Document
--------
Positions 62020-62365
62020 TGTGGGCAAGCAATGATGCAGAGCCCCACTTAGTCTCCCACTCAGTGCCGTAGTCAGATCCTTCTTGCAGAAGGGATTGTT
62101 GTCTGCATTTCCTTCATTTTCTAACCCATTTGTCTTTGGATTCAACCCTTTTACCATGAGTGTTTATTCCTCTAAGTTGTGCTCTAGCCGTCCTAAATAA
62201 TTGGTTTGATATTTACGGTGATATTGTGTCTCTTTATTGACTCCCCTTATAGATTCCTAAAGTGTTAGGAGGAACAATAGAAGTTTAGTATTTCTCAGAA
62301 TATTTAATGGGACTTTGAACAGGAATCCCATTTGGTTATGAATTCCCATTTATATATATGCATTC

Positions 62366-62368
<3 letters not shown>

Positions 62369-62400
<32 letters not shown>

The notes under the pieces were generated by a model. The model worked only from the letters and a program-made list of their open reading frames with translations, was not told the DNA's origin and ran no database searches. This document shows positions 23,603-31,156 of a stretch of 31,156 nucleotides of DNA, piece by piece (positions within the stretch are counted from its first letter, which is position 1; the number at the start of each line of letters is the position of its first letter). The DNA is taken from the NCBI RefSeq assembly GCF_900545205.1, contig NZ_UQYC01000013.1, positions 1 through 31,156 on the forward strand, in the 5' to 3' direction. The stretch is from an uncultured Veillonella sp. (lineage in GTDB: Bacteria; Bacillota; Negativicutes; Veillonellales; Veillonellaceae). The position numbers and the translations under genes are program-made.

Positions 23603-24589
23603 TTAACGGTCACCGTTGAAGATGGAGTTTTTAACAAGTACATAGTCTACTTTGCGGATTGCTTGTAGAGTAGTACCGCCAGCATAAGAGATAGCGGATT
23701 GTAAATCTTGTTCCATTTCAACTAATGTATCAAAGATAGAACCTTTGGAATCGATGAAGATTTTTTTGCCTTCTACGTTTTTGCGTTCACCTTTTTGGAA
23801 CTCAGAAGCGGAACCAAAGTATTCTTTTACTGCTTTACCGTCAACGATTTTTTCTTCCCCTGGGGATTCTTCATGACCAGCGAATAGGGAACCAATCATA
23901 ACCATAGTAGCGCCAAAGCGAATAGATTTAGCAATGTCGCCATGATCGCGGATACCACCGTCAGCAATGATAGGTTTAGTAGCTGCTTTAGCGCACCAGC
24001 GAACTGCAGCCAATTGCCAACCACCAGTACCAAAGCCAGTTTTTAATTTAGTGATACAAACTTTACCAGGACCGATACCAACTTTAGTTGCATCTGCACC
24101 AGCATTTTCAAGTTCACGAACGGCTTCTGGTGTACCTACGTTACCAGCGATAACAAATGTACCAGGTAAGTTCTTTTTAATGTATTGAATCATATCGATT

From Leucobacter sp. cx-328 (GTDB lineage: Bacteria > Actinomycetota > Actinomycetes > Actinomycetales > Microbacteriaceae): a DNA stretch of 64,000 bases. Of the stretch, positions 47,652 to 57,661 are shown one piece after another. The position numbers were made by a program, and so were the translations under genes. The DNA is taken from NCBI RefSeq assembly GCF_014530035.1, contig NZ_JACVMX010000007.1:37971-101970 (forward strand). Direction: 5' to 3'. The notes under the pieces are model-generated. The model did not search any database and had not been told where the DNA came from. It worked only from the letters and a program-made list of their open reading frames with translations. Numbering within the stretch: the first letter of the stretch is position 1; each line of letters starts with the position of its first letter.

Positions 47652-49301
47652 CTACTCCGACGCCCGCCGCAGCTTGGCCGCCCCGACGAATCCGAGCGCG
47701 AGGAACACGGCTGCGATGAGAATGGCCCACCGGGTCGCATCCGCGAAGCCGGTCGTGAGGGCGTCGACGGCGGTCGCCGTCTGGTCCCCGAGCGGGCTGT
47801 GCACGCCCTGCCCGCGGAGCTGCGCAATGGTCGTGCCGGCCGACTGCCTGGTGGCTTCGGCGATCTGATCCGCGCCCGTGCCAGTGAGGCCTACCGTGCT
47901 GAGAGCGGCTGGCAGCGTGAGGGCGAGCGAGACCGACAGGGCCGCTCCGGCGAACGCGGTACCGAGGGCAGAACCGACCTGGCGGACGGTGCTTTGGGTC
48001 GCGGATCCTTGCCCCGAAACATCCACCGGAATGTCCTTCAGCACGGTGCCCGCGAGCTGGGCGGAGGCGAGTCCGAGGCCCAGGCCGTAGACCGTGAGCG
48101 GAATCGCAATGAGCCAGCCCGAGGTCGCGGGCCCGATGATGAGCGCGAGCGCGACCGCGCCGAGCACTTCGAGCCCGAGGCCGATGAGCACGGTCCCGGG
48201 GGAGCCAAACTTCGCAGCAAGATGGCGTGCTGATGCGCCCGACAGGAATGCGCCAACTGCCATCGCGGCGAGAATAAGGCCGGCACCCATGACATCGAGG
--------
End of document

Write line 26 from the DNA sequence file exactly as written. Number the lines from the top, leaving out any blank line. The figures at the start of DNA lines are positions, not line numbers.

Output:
48201 GGAGCCAAACTTCGCAGCAAGATGGCGTGCTGATGCGCCCGACAGGAATGCGCCAACTGCCATCGCGGCGAGAATAAGGCCGGCACCCATGACATCGAGG